MOSUL — After eight months of grinding urban warfare, Iraqi government troops captured the ruined mosque at the heart of ISIS’ de facto capital in Mosul, on Thursday and the prime minister declared the group’s self styled caliphate at an end.
Iraqi authorities expect the long battle for Mosul to end in coming days as remaining ISIS fighters are bottled up in just a handful of neighborhoods of the Old City.
The seizure of the nearly 850-year-old Grand al-Nuri Mosque — from where ISIS proclaimed the caliphate nearly three years ago to the day — is a huge symbolic victory.
“The return of al-Nuri Mosque and al-Hadba minaret to the fold of the nation marks the end of the Daesh state of falsehood,” Prime Minister Haider al-Abadi said in a statement, referring to the hardline Sunni Muslim group by an Arabic acronym.
The fall of Mosul would in effect mark the end of the Iraqi half of the IS caliphate, although the group still controls territory west and south of the city, ruling over hundreds of thousands of people. Its stronghold in Syria, Raqqa, is also close to falling.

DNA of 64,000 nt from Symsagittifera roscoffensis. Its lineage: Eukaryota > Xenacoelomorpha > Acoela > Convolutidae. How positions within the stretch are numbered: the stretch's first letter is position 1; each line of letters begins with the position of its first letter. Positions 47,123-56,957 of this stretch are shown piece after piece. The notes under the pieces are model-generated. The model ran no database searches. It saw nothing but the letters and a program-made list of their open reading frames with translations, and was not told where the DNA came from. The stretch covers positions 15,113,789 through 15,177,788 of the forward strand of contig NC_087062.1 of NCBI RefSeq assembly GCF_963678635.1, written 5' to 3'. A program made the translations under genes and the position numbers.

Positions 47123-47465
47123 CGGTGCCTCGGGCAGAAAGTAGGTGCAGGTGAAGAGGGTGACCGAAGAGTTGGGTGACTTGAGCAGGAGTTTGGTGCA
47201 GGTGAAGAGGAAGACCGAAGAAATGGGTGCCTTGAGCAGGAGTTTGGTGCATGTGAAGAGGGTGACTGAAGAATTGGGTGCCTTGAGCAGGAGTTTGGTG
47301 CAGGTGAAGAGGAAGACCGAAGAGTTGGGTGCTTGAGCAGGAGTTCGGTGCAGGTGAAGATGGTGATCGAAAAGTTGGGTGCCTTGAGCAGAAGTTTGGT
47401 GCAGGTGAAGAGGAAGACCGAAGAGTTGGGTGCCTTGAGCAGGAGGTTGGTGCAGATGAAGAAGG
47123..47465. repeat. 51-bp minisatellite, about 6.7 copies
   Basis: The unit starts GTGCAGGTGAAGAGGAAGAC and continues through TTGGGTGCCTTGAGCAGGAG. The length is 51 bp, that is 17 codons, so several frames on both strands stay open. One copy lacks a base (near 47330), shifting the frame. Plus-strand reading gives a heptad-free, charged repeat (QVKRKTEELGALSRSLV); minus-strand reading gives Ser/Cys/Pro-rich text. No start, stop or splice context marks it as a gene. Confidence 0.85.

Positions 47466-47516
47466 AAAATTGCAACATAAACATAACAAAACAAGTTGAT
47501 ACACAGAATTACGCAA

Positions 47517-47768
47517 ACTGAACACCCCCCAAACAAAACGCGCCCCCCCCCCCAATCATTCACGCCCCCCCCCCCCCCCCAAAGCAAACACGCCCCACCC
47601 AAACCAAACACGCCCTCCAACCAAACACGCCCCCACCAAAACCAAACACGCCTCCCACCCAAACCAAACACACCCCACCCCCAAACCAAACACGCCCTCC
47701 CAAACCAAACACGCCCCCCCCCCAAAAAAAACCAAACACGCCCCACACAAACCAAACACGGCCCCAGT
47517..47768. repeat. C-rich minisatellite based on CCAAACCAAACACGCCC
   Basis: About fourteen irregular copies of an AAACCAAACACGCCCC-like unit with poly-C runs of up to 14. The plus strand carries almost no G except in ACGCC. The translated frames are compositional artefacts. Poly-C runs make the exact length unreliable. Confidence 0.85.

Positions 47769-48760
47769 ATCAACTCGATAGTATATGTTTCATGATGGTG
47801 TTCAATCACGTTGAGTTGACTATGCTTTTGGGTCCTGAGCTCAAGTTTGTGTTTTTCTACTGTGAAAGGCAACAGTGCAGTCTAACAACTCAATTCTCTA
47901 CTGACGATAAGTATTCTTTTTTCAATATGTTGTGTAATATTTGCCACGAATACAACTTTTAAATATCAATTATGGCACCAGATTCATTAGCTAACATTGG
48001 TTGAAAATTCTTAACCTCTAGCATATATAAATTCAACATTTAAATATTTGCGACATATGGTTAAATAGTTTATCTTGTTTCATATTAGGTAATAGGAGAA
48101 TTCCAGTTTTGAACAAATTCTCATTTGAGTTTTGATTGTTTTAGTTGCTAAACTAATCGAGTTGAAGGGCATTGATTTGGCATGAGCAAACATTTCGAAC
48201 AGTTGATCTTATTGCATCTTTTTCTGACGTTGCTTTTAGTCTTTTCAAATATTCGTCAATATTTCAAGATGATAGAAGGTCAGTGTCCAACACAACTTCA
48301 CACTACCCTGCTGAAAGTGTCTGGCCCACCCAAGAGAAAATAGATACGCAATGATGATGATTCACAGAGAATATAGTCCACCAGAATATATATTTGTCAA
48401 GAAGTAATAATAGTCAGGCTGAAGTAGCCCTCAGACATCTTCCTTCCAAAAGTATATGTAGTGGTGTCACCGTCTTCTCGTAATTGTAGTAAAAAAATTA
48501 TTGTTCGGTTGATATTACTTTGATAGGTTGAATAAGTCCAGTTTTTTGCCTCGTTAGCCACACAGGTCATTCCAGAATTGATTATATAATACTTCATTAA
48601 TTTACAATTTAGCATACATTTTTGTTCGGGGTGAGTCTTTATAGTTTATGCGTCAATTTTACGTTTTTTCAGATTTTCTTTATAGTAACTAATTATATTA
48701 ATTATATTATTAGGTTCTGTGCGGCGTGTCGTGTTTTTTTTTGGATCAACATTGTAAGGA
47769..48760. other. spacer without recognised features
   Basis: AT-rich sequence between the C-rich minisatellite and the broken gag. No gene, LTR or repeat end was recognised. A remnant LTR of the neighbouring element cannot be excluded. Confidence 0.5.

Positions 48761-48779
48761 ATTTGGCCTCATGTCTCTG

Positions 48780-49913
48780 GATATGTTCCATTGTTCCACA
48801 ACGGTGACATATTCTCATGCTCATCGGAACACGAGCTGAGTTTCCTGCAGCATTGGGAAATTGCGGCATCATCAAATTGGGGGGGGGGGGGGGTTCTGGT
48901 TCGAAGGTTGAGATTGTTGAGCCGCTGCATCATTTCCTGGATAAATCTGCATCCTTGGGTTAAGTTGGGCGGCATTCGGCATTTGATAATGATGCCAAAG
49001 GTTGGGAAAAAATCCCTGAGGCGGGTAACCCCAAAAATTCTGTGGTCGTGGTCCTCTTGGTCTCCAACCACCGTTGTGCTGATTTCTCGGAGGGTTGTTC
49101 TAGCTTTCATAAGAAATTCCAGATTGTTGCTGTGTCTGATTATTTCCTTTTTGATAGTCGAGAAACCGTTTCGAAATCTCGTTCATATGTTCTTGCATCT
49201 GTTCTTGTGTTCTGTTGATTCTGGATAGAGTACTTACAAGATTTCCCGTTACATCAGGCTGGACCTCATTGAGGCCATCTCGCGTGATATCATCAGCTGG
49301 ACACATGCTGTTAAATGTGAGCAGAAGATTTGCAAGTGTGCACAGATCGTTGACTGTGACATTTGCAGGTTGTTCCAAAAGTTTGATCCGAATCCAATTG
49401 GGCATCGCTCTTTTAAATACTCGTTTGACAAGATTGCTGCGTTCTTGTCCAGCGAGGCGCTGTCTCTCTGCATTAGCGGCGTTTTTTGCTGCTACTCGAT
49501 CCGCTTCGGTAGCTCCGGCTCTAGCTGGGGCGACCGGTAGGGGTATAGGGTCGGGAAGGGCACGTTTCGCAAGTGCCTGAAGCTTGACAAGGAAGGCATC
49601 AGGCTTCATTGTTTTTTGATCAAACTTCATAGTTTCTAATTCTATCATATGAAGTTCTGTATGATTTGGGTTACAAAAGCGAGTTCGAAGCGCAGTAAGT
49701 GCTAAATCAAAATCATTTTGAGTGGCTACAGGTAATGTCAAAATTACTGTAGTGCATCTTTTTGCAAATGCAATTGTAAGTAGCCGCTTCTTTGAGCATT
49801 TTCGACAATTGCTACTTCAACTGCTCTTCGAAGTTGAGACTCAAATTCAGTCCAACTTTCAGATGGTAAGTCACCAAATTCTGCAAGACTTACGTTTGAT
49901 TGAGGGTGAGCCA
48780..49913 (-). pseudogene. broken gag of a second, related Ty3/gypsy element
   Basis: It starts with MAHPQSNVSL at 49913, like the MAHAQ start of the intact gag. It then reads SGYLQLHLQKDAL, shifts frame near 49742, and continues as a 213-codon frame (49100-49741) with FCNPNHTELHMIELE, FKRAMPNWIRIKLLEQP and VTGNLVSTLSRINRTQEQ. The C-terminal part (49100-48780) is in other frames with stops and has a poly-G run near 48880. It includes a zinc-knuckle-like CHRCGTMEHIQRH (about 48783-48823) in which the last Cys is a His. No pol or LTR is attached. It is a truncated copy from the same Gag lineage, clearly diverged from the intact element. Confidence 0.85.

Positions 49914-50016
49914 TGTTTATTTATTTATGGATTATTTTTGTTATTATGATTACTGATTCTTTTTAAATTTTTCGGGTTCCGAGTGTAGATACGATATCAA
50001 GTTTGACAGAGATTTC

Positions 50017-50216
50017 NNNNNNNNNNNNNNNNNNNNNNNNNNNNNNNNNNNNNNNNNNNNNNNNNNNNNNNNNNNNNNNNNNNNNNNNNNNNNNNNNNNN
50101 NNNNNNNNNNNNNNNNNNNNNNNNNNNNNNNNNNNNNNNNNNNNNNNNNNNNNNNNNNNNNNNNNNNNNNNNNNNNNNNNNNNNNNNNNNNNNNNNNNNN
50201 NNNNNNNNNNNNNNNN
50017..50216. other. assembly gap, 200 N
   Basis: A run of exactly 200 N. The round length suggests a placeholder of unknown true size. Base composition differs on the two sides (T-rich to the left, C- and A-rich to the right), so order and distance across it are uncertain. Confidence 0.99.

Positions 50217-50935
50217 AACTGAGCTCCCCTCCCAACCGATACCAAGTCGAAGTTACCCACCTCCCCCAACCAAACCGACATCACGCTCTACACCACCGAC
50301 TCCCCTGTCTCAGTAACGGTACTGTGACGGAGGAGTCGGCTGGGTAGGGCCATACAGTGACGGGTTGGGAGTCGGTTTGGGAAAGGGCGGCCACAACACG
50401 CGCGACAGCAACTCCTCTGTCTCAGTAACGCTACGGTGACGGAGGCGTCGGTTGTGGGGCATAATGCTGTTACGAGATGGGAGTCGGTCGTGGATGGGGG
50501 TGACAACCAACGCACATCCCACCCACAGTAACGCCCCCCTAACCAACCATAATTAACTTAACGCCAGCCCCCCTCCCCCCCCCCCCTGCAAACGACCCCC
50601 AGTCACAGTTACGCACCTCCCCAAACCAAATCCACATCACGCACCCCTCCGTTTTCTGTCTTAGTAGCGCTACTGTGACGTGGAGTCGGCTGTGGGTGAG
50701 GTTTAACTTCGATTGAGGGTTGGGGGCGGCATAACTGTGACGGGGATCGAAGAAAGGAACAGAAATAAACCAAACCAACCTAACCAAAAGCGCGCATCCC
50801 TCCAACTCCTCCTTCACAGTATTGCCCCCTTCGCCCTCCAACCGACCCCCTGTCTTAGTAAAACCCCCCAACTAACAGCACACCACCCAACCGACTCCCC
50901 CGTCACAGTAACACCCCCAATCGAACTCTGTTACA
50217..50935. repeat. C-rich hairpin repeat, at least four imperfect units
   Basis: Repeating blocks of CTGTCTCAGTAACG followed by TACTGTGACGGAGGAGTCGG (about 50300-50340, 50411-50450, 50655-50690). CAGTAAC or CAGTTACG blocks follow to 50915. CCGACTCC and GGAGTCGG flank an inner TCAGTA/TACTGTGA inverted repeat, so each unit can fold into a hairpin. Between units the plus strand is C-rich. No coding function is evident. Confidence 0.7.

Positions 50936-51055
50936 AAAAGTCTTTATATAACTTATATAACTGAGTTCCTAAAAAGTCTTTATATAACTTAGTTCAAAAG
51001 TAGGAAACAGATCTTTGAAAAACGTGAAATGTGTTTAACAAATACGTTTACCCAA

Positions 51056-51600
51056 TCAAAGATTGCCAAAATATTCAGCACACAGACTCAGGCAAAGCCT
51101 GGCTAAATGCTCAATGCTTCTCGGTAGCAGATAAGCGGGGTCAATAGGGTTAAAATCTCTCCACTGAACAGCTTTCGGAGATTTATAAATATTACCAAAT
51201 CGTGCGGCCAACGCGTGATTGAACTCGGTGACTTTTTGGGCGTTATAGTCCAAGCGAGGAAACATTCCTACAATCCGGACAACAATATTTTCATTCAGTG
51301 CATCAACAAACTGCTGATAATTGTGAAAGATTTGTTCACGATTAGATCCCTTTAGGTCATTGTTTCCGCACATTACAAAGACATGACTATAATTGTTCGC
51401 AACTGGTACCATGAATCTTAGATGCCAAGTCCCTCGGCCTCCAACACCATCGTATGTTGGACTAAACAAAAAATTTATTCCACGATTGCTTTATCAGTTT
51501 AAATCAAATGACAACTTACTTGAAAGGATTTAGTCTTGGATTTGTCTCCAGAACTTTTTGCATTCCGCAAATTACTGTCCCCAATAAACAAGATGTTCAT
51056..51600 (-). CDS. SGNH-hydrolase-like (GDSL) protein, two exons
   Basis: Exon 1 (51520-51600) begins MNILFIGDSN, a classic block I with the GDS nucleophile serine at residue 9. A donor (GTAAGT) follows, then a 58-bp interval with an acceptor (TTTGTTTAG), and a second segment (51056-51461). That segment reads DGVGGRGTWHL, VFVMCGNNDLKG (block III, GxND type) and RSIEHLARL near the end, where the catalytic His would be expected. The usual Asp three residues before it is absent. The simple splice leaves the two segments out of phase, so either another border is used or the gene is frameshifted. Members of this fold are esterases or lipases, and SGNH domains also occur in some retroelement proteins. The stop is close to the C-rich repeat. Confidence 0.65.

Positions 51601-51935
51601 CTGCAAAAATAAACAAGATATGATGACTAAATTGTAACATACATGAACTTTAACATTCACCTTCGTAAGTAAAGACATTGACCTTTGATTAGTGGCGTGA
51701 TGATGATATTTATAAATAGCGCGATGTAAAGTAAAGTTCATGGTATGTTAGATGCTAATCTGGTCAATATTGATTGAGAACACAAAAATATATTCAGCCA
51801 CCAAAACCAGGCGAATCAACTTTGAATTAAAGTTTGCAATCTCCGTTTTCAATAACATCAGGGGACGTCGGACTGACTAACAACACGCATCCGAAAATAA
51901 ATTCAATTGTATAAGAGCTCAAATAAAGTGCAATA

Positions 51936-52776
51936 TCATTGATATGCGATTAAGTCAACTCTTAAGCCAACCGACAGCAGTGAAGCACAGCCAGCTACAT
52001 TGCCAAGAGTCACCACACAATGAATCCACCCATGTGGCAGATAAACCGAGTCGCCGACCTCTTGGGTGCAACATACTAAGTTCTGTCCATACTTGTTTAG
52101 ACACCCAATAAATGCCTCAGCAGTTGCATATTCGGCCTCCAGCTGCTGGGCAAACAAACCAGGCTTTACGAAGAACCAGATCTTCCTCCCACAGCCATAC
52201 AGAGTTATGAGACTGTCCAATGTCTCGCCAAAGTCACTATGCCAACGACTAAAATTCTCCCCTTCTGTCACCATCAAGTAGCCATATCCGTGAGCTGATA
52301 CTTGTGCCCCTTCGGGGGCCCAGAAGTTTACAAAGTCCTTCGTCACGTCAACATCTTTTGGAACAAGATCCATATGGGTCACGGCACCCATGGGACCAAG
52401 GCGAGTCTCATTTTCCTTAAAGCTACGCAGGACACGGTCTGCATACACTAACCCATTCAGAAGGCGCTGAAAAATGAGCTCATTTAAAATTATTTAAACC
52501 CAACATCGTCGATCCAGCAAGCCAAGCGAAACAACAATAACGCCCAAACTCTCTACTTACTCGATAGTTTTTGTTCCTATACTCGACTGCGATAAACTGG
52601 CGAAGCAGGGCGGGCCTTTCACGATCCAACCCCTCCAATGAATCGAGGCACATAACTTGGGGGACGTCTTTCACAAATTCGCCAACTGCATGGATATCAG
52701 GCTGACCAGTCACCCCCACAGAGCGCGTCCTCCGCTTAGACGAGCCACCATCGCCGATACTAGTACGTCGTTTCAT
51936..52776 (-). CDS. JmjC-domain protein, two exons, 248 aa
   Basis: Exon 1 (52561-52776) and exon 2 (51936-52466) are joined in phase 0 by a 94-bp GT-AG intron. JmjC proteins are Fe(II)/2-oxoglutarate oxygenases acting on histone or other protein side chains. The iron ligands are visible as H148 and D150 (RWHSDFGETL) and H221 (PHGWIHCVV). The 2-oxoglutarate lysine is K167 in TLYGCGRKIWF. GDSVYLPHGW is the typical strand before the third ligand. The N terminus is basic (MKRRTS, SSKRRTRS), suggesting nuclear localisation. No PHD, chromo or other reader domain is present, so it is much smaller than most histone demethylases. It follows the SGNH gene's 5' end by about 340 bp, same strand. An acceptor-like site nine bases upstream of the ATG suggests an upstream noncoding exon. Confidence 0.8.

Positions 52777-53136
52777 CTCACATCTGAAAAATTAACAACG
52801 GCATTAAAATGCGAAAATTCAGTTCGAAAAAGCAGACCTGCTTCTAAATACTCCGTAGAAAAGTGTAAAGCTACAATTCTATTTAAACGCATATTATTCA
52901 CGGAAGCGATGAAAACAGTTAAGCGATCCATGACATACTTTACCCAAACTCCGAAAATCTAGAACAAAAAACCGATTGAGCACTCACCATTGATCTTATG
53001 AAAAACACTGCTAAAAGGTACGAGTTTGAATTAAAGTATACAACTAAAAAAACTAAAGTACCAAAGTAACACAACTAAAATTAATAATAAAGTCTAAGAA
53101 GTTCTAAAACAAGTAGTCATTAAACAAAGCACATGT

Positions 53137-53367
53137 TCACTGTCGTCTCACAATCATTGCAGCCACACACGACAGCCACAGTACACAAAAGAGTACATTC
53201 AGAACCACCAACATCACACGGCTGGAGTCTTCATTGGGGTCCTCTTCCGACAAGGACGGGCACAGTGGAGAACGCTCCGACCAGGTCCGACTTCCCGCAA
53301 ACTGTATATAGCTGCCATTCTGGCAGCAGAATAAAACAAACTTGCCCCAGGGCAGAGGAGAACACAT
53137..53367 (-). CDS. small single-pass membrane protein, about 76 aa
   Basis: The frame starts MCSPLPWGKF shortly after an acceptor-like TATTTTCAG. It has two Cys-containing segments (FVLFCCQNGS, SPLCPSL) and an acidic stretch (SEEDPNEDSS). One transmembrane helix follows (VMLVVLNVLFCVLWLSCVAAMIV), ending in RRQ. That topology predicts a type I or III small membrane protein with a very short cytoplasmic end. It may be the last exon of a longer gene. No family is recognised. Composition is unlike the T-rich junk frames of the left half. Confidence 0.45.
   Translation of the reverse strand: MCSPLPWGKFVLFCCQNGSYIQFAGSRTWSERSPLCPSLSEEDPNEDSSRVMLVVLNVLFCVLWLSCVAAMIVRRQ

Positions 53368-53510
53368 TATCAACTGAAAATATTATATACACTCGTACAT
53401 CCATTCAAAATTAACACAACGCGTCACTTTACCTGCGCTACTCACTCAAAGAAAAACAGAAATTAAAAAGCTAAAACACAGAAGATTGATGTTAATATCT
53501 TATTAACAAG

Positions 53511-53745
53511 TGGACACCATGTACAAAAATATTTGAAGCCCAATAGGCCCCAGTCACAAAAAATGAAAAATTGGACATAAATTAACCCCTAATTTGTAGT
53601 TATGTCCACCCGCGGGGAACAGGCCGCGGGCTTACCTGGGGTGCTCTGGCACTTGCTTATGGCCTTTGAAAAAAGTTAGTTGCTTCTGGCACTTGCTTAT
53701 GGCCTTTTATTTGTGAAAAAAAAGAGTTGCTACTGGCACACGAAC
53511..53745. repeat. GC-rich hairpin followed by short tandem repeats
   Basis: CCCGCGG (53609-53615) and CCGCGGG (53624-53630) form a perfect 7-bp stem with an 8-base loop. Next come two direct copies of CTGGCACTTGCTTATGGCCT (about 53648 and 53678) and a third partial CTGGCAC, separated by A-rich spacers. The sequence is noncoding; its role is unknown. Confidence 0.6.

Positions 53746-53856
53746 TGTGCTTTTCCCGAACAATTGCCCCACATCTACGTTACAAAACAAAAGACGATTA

A U.S.-backed Kurdish-led coalition besieging Raqqa on Thursday, fully encircled it after closing the militants’ last way out from the south, the Syrian Observatory for Human Rights monitoring group said.
“Their fictitious state has fallen,” an Iraqi military spokesman, Brigadier General Yahya Rasool, told state TV. However, it still occupies an area as big as Belgium, across Iraq and Syria, according to IHS Markit, an analytics firm.
ISIS fighters blew up the medieval mosque and its famed leaning minaret a week ago as U.S.-backed Iraqi forces started a push in its direction. Their black flag had been flying from al-Hadba (The Hunchback) minaret since June 2014.